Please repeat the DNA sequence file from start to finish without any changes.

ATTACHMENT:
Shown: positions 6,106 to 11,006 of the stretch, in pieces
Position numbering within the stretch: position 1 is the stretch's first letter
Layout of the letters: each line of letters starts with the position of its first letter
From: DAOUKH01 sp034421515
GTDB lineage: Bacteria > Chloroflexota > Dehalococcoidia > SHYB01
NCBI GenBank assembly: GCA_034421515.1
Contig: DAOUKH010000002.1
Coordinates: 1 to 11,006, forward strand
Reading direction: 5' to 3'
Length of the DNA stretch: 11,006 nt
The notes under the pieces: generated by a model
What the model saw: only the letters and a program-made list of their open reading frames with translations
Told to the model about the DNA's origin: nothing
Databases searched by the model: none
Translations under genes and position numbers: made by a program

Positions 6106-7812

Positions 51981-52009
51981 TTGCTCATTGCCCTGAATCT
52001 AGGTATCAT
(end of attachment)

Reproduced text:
Shown: positions 6,106 to 11,006 of the stretch, in pieces
Position numbering within the stretch: position 1 is the stretch's first letter
Layout of the letters: each line of letters starts with the position of its first letter
From: DAOUKH01 sp034421515
GTDB lineage: Bacteria > Chloroflexota > Dehalococcoidia > SHYB01
NCBI GenBank assembly: GCA_034421515.1
Contig: DAOUKH010000002.1
Coordinates: 1 to 11,006, forward strand
Reading direction: 5' to 3'
Length of the DNA stretch: 11,006 nt
The notes under the pieces: generated by a model
What the model saw: only the letters and a program-made list of their open reading frames with translations
Told to the model about the DNA's origin: nothing
Databases searched by the model: none
Translations under genes and position numbers: made by a program

Positions 6106-7812

Positions 51981-52009
51981 TTGCTCATTGCCCTGAATCT
52001 AGGTATCAT